“Passion comes after you put in the hard work to become excellent at something valuable, not before. In other words, what you do for a living is much less important than how you do it.”

“Start small and start immediately.”

“The good news about deliberate practice is that it will push you past this plateau and into a realm where you have little competition.”

“The happiest, most passionate employees are not those who followed their passion into a position, but instead those who have been around long enough to become good at what they do. On reflection, this makes sense.”

“The important thing about little bets is that they’re bite-sized. You try one. It takes a few months at most. It either succeeds or fails, but either way you get important feedback to guide your next steps.”

“The key here isn’t to avoid or even to reduce the total amount of time you spend engaging in distracting behavior, but is instead to give yourself plenty of opportunities throughout your evening to resist switching to these distractions at the slightest hint of boredom.”

“There is a middle ground, and if you’re interested in developing a deep work habit, you must fight to get there.”

“This is what you should experience in your own pursuit of ‘good.’ If you’re not uncomfortable, then you’re probably stuck at an ‘acceptable level.’”

“This, ultimately, is the lesson to come away with from our brief foray into the world of experimental psychology: To build your working life around the experience of flow produced by deep work is a proven path to deep satisfaction.”

“Three to four hours a day, five days a week, of uninterrupted and carefully directed concentration, it turns out, can produce a lot of valuable output.”

“To join the group of those who can work well with these machines, therefore, requires that you hone your ability to master hard things. And because these technologies change rapidly, this process of mastering hard things never ends: You must be able to do it quickly, again and again.”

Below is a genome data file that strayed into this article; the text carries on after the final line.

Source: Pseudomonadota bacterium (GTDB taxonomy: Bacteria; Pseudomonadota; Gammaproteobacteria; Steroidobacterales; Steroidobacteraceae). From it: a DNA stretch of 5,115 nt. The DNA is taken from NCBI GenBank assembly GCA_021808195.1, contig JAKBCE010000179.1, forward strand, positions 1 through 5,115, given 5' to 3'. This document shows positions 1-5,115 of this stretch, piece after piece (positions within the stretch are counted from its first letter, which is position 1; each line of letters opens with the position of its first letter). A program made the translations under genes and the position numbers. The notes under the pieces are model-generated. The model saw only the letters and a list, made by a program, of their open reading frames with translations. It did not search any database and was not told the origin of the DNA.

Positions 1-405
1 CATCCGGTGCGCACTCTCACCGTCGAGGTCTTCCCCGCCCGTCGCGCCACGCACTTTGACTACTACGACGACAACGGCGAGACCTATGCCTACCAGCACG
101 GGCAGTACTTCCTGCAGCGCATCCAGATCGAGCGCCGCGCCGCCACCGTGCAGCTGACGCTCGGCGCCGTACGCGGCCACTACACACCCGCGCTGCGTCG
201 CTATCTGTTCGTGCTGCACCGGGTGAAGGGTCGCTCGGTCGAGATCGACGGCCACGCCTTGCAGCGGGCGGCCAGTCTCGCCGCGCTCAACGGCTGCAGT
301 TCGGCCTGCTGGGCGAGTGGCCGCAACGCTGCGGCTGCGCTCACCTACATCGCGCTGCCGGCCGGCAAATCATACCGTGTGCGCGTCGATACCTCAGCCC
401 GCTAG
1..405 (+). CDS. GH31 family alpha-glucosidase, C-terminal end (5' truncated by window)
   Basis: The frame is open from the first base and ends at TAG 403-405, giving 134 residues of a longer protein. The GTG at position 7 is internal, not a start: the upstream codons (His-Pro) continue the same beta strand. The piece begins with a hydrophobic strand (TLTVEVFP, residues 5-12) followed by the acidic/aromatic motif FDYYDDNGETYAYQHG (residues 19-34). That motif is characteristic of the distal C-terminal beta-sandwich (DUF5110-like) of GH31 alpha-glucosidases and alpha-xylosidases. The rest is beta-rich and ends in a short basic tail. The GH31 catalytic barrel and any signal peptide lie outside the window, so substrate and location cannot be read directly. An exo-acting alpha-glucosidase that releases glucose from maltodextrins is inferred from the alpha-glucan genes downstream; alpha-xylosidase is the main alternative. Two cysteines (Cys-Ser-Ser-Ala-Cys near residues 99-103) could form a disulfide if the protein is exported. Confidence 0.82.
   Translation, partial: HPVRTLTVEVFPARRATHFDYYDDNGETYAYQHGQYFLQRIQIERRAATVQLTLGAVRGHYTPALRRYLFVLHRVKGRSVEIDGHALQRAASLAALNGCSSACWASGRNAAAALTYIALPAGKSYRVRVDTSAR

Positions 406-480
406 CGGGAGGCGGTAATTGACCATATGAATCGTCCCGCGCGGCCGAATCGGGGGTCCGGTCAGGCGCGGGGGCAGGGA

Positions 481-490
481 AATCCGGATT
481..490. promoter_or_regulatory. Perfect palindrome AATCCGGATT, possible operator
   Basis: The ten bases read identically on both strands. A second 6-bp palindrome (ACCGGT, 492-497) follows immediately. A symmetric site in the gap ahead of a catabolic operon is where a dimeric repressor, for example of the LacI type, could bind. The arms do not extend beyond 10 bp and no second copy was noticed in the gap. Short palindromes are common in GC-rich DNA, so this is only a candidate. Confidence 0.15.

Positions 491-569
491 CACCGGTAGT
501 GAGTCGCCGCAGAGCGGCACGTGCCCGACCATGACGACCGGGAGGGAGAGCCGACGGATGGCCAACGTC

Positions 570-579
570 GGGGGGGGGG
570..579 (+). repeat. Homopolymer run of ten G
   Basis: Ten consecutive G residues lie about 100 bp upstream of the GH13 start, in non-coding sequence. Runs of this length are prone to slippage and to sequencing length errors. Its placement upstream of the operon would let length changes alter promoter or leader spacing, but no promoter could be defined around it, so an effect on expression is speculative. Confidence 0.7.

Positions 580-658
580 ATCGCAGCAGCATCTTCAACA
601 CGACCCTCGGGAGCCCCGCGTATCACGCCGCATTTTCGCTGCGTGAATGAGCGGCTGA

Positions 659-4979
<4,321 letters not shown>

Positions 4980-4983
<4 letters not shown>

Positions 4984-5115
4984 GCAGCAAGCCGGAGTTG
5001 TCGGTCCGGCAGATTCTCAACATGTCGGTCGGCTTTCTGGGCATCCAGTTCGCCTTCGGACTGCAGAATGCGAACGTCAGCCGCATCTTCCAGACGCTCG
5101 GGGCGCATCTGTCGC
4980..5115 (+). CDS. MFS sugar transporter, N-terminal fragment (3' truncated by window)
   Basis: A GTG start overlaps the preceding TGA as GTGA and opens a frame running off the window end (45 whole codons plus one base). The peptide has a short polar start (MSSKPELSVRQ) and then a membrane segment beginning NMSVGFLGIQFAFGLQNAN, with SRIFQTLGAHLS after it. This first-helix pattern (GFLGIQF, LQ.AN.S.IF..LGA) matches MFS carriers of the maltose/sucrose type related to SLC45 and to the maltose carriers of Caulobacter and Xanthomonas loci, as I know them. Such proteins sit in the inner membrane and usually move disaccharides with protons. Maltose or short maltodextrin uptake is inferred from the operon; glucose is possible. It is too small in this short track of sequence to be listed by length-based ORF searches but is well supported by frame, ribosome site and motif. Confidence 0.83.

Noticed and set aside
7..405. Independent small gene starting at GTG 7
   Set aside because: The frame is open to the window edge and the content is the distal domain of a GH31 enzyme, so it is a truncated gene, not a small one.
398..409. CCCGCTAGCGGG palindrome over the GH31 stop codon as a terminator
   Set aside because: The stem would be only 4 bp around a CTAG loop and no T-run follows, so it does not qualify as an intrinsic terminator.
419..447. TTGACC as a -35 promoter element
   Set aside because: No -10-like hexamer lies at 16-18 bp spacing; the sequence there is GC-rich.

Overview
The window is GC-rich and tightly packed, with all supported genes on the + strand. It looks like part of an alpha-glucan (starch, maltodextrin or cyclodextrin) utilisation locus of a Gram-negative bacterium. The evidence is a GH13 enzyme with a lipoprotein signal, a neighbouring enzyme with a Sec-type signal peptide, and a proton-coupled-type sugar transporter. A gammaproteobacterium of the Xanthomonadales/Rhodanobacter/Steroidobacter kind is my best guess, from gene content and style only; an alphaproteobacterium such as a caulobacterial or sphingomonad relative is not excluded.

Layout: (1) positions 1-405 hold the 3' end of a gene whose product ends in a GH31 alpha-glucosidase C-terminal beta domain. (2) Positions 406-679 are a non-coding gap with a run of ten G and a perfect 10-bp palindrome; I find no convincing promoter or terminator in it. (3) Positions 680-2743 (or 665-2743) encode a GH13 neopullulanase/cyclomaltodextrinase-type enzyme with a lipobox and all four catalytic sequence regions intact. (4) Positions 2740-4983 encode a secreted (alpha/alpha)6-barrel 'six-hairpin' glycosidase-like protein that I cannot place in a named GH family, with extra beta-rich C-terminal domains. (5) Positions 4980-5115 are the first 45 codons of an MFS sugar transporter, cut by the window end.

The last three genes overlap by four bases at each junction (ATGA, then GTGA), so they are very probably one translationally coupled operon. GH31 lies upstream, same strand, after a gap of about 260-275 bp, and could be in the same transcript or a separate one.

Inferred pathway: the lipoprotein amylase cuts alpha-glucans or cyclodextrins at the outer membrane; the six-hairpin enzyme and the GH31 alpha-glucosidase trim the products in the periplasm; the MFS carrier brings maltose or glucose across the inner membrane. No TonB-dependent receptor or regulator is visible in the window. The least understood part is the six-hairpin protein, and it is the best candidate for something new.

“To maximize your chances of success, you should deploy small, concrete experiments that return concrete feedback.”

“To remain valuable in our economy, therefore, you must master the art of quickly learning complicated things. This task requires deep work. If you don’t cultivate this ability, you’re likely to fall behind as technology advances. ”

“To simply wait and be bored has become a novel experience in modern life, but from the perspective of concentration training, it’s incredibly valuable.”

“When it comes to creating work you love, following your passion is not particularly useful advice.”

“Whether you’re a writer, marketer, consultant, or lawyer: Your work is craft, and if you hone your ability and apply it with respect and care, then like the skilled wheelwright you can generate meaning in the daily efforts of your professional life.”

“Your goal is not to stick to a given schedule at all costs; it’s instead to maintain, at all times, a thoughtful say in what you’re doing with your time going forward—even.”

“Your will, in other words, is not a manifestation of your character that you can deploy without limit; it’s instead like a muscle that tires.”

Cal Newport offers a fresh perspective as to the drawbacks to living your life by following your passion. Sometimes leading to underdeveloped careers and poor decision making, Newport discusses his ideals during this Google talk.